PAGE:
It was a theme Hikaru would return to again…
I feel for the most part I’m more accurate than most players. I defend extremely well, and the reason I have the issues with Magnus, or I’ve had the issues with Magnus in these online events very specifically, is because Magnus is slightly better at defending, slightly better at pressing endgames, there’s this very slight margin. When you’re playing against someone who does all these little things slightly better that’s when you have to start mixing up the style and playing differently.
One thing I’ve learnt to do is play certain very slow endgames and outplay my opponents, which is great, it’s very good to play like that, but as I said before there’s only one problem, there’s somebody who does that better than me, so it’s worked against most people obviously and I’ve worked really hard on it, and I think it shows in a lot of these rapid games where players get low on time and that’s why I’ve been so successful, that I get into a lot of these slow middlegames, slow endgames, drier types of positions, and I’m very good at converting, which works against everyone except one guy, unfortunately.
So let’s get to that guy!
When Magnus first hit the very top and achieved the highest rating in history his game was all about endgames, and specifically grinding out wins in positions where most other players would long since have agreed to a draw. Looking back now – as Magnus did in a free lesson that you can watch on Chessable – the World Champion himself was impressed!
But if Hikaru has transitioned from being an all-out attacker to an endgame specialist, Magnus has taken the opposite route. He got some early tips when he worked with Garry Kasparov in 2009, as he explained to Tania Sachdev.
I think those sessions helped me understand the dynamics of chess a lot better. Sometimes I’ve been able to use that knowledge and sometimes not, but I would say that’s the main takeaway. That’s what he could do a lot better than me even back then, and it’s still one of the most difficult things in chess.
Magnus has come a long way, and for the 2018 World Championship match prepared the Sveshnikov Sicilian as his main weapon with Black. Since then he’s shown himself to be an expert playing double-edged Sicilian positions with both colours, and, after a relatively quiet first game of the day, it was two razor-sharp Najdorfs that would see him take the lead in his semi-final against Ding Liren. Of course it takes two to tango.
We both decided to go for open Sicilians today and that sets the tone, right? Then it’s inevitably going to be pretty fighting, but I guess both games could have gone either way. I’m happy to prevail, and seeing as I was better most of the first game, I think it’s fair enough.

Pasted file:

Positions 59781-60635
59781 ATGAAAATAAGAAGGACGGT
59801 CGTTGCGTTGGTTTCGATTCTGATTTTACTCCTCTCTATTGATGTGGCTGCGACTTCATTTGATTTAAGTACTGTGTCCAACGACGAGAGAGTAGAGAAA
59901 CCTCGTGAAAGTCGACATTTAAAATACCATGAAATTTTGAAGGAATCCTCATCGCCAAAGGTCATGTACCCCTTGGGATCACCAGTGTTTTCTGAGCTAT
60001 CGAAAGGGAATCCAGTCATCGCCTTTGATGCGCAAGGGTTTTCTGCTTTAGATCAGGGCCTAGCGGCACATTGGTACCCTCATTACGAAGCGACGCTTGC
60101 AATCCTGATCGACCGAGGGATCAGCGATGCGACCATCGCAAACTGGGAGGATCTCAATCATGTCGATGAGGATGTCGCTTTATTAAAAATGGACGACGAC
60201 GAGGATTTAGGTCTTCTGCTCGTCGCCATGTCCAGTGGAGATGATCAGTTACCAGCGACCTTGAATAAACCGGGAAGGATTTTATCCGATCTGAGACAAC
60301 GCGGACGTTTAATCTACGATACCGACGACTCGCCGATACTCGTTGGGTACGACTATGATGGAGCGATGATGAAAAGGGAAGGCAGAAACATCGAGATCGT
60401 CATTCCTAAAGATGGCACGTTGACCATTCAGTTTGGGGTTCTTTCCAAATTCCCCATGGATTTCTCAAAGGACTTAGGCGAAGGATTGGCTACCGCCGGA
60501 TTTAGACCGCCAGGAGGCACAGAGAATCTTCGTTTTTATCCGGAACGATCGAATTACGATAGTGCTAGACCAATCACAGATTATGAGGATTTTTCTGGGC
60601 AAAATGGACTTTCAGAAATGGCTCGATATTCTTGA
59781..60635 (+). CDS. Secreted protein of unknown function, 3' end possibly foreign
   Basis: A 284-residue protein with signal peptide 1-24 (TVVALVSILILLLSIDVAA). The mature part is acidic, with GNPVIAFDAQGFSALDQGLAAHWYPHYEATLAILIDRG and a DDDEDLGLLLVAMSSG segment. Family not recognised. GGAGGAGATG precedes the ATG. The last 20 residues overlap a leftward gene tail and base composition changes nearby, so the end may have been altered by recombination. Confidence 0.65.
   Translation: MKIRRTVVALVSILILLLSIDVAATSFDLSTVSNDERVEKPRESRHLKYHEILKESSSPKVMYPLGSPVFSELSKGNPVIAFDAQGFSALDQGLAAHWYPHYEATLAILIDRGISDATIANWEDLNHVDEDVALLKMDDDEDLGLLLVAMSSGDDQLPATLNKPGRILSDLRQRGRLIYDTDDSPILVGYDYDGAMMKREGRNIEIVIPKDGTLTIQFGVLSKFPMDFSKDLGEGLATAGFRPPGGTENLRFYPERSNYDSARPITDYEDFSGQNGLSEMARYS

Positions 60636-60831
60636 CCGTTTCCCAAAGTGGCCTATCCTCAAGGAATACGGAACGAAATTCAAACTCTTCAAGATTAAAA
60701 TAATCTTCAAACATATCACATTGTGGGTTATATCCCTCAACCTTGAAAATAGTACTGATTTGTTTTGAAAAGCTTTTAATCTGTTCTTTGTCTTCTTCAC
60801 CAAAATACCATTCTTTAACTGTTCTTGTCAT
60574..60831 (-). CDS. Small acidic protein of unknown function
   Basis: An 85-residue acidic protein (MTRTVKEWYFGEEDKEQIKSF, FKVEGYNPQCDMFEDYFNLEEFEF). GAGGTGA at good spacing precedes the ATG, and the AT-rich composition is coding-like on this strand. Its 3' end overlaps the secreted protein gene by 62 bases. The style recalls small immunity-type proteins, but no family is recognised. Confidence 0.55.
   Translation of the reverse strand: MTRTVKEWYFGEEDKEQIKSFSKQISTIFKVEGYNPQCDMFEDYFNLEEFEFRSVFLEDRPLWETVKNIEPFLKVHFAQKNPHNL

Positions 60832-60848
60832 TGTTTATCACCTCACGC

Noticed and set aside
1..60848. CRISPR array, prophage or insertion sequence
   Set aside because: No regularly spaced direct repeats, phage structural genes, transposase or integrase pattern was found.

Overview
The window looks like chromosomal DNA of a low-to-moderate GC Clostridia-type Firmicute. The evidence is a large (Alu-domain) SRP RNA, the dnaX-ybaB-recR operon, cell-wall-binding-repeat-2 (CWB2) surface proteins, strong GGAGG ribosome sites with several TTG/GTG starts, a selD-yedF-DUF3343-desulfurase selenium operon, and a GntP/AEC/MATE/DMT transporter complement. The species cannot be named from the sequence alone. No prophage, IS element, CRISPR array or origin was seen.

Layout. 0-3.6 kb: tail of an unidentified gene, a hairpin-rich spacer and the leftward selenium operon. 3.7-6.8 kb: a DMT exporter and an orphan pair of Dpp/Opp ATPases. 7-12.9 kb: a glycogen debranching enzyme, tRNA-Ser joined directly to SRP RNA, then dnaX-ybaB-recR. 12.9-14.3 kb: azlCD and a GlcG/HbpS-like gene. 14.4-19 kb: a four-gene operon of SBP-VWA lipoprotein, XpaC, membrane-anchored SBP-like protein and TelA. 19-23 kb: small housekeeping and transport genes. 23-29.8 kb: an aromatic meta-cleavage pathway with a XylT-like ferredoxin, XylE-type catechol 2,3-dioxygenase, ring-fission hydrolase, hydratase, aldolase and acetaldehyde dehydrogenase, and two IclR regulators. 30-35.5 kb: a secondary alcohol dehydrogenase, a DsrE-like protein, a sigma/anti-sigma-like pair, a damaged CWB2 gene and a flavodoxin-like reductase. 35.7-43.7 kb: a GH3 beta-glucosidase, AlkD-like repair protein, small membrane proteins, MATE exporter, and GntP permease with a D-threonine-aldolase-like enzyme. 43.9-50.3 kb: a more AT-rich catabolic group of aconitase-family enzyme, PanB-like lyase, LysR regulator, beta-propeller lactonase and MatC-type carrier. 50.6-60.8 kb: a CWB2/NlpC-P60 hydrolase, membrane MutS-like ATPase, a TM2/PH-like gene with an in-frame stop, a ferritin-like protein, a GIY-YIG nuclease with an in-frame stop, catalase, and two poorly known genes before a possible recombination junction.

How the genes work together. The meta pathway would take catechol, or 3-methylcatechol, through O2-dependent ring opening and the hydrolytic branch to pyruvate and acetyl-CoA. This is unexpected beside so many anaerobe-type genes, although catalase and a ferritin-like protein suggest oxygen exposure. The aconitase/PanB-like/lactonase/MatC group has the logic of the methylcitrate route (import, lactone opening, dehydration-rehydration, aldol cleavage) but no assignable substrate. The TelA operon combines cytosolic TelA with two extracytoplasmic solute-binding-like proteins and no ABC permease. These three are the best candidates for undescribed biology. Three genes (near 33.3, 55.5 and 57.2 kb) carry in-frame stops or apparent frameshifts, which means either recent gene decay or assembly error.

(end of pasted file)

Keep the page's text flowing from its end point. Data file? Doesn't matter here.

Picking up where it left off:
In that first Najdorf, Magnus felt his opponent badly misplayed the opening, and he could have ended the game in style after 26…Qc7:
Here Magnus used up a minute of his remaining four looking at what was in fact the killer blow, 27.Rxf7+!!, but after 27…Kxf7 28.Qe6+ Kg7 his main line had been 29.Qe7+ Kg8 30.Nxe5 when he correctly felt 30…dxe5 31.Bb3 was good for him, but also correctly suspected 30…Rh7! might be good for Black (the computer says White has nothing better than a draw there). The winning line was 29.Ne7! when Magnus said afterwards he wasn’t sure about the continuation after 29…Rh7.
30.Bd3 is winning there, as is 30.Rf1, the move Magnus guessed was the solution. In fact it’s mate-in-5! Another nice line is 29.Ne7 Qxc4 30.Qxg6 Kf8 when the only win is 31.Nf5!
Magnus chose 27.Rf3 instead, commenting:
That’s what I spent my time looking at [Rxf7+], but I just felt that my position was so good that there was no reason to go for it unless I was sure that it was winning.
That reasoning looked sound, but Magnus lost control in the play that followed, admitting that 36…Bg5 had come as a surprise to him. He reacted badly with 37.Rcc3.
37…Ne6! was resourceful from Ding, but after 38.Qc2 Qxc2 39.Rxc2 he might have been better playing the knight to c5 instead of putting it on d4, where it was exchanged off. The Chinese no. 1 had survived the middlegame, but Magnus’ endgame prowess has gone nowhere, and more ill-judged exchanges allowed the World Champion to demonstrate that skill:
45.Rf2 Be3 46.Bf1!
I think what I did there on move 45, Rf2 and Bf1, that was really important, and that sort of kills it, because otherwise he would have had serious counterplay with d3, but here I’m just in time to consolidate and then my pawns just run.
Resignation came on move 55.
The second game was another hyper-sharp Sicilian that, as Magnus
explained, “just turned on one move”. Magnus called his 19…Qb7? a “really, really big mistake”.
“Immediately after I made the move I realised he has 20.Nb3! and I think I’m just lost,” said Magnus, but instead, after thinking for a minute, Ding invited disaster with 20.c3?, allowing 20…Bxa3!
There was no way back after that for Ding, with Magnus explaining that while he would have been more worried against a Najdorf expert like MVL he was backing himself to do well here with both players down to two minutes on their clock.
I find them [sharp Sicilian positions] so fascinating but I also know that when I play them I’m going to make a bunch of mistakes, because they’re so difficult to play, and it’s really an ambivalent feeling, but fortunately for me my opponent is probably going to make mistakes as well.
The game, and set, were decided when 29.Nxb3? allowed 29…Rb4! and b3 can’t be defended.
That means that after losing the first set Magnus is now leading the semi-final 2:1, but he still has work to do if he’s going to join Nakamura in what promises to be an epic final.
Magnus can clinch the match on Wednesday, or Ding Liren can take it to a decider on Thursday. The live show starts at 15:30 CEST here on chess24. Don’t miss it!